Time Traveling With The Scottsboro Boys

All aboard!  This train is travelling to Dixie, but not the “Hooray Dixie Land” sung in lyrics, it is Jim Crow’s Dixie that is the subject matter of this musical.  The Scottsboro Boys, playing at the Vineyard Theatre, is a portal into a time in America’s history that has been forgotten.  It almost seems peculiar that a story as heavy as the Scottsboro Boys trial,  a series of trials in which nine black youths were tried and convicted of raping two white women, would end up on stage as a musical, but it is the musical numbers that makes the subject matter more palatable.  The musical takes on some of elements of minstrel show and is a nonstop rollercoaster of emotions.  At times I was offended, other times I was brought to the brink of tears and at certain times I could not help but to burst with laughter, regardless of what I was feeling I was always entertained.

I enjoy viewing productions in which the actors play multiple roles because the audience gets a true glimpse of the actors’ range.  The cast with exception of Sharon Washington (the omnipresent female figure) play several parts and the character changes are as smooth as the choreography. 

Each character was thoroughly developed and the passion for the material was reflected in the actors’ performances. Another interesting aspect of the production is the cast with exception of the Interlocutor, brilliantly portrayed by two-time Tony award winner John Cullum, are all black.   Watching black actors playing white southerners so convincingly proved the level of depth and talent that illuminated the stage.  Lights make the actors come alive, but it is the actors that make the stage come alive.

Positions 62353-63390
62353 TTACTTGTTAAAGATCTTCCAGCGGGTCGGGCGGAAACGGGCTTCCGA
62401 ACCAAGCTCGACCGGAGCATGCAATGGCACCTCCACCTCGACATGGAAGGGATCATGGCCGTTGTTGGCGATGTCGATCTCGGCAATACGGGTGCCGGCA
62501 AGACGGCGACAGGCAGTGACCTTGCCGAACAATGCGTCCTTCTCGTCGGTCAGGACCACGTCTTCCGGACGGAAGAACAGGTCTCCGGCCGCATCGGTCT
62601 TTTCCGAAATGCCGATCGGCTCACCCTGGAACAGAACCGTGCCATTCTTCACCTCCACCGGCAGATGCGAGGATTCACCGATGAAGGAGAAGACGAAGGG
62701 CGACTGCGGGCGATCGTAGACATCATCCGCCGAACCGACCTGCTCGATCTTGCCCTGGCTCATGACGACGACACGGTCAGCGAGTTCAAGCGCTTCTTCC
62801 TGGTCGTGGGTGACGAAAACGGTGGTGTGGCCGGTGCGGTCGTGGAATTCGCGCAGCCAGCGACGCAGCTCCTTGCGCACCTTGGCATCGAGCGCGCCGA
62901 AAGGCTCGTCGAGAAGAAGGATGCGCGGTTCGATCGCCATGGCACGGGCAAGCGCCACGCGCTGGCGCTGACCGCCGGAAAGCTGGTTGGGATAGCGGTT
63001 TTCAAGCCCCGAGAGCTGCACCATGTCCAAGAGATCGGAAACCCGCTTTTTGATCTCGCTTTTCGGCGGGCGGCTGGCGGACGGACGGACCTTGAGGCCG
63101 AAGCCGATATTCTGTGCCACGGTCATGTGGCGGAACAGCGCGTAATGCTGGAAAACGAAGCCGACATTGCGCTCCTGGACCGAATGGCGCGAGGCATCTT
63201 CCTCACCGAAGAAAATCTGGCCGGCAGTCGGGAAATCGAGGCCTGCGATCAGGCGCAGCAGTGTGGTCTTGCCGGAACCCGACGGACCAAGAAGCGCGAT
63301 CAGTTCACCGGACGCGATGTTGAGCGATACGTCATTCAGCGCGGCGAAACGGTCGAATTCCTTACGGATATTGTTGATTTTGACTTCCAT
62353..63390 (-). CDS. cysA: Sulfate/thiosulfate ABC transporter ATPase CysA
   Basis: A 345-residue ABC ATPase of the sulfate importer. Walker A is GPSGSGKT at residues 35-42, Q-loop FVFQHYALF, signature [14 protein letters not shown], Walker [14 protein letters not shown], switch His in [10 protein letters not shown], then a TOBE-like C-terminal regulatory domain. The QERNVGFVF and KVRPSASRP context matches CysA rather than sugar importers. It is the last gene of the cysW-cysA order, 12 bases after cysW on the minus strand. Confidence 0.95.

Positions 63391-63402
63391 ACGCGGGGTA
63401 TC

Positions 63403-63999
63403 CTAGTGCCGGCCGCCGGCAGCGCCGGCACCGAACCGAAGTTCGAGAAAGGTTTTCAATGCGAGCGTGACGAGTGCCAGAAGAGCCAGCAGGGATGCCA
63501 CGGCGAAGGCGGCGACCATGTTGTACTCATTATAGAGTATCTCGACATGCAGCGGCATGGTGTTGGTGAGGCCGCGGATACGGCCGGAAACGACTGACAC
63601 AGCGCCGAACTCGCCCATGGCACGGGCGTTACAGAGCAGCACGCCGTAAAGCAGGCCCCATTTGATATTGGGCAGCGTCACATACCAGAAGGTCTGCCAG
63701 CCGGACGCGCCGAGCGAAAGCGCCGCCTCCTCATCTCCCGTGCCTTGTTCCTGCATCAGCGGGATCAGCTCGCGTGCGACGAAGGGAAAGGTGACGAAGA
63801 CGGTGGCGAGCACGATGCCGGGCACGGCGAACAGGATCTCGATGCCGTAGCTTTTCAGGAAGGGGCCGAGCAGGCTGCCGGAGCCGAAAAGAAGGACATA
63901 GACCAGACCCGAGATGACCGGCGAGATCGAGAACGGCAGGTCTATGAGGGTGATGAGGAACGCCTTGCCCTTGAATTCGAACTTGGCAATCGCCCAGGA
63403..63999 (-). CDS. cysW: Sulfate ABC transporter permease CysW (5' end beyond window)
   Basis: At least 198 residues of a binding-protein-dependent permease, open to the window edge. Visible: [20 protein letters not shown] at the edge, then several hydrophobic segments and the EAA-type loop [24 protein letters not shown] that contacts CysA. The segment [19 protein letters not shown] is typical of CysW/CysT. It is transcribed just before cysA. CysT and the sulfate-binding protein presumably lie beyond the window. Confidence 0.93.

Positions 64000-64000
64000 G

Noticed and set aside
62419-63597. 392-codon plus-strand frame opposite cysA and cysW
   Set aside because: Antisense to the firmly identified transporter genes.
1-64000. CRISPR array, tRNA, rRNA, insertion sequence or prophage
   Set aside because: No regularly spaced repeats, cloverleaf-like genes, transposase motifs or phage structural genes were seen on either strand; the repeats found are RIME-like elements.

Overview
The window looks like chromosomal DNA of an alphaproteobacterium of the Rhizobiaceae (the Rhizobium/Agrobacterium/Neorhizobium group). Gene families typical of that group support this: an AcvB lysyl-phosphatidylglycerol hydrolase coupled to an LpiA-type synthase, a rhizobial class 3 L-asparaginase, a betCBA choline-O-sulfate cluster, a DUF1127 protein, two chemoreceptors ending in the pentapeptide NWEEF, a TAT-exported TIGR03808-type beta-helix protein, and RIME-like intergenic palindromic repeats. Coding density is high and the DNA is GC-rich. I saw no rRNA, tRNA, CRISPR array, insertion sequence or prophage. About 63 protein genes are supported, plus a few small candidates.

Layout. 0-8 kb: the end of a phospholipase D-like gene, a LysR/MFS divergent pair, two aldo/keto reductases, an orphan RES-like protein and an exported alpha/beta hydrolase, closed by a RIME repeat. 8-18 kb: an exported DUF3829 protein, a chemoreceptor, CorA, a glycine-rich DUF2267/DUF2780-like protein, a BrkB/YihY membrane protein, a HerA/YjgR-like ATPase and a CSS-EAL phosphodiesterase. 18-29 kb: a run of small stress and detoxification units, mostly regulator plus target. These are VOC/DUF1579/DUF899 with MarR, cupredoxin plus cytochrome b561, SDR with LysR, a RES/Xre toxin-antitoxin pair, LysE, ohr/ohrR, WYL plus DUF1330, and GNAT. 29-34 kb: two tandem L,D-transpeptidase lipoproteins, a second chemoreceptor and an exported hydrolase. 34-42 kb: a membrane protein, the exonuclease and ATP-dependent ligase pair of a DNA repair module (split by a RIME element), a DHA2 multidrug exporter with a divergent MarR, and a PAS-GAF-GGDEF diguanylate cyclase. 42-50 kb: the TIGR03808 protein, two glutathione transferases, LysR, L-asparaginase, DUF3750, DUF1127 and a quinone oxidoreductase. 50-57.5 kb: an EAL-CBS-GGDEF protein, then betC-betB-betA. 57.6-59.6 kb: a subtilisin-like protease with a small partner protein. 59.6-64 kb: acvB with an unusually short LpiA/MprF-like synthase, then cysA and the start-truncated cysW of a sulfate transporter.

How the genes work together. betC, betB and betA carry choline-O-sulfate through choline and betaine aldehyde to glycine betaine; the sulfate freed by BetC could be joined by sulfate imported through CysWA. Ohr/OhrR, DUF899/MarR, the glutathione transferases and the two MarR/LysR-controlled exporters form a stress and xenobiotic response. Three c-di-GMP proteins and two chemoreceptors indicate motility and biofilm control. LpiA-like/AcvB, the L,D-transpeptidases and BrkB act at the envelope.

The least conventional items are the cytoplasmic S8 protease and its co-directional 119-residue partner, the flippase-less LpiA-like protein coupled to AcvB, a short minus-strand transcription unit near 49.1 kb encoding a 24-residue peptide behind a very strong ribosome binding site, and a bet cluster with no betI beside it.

When the curtain opens with a woman waiting to get on a bus then the mood suddenly becomes electric as Mr. Bones, Mr. Tambo and the Scottsboro boys make a raucous entrance down the aisle steps to the stage for the first musical number “Hey, Hey, Hey, Hey.”    The set is basically comprised of chairs and wooden planks that are seamlessly transitioned by the cast to suit a scene or musical number, and it is the musical numbers that are the real treat of this production.  “Financial Advice” was a scream, “Make Friends with the Truth” was equally as hilarious, “You Can’t Do Me” was compelling, but my favorite was “Electric Chair.” 

The thought of turning capital punishment into a song and dance may appear to be reaching, but reaching is exactly what John Kander, Fred Ebb and Susan Stroman did and the result is a thrilling tap sequence that Bojangles and Gregory Hines would have been proud of.  From the opening number to the closing one, the songs and choreography transformed The Scottsboro Boys from experimental theater into a rootin’ tootin’ time.  I was completely mesmerized.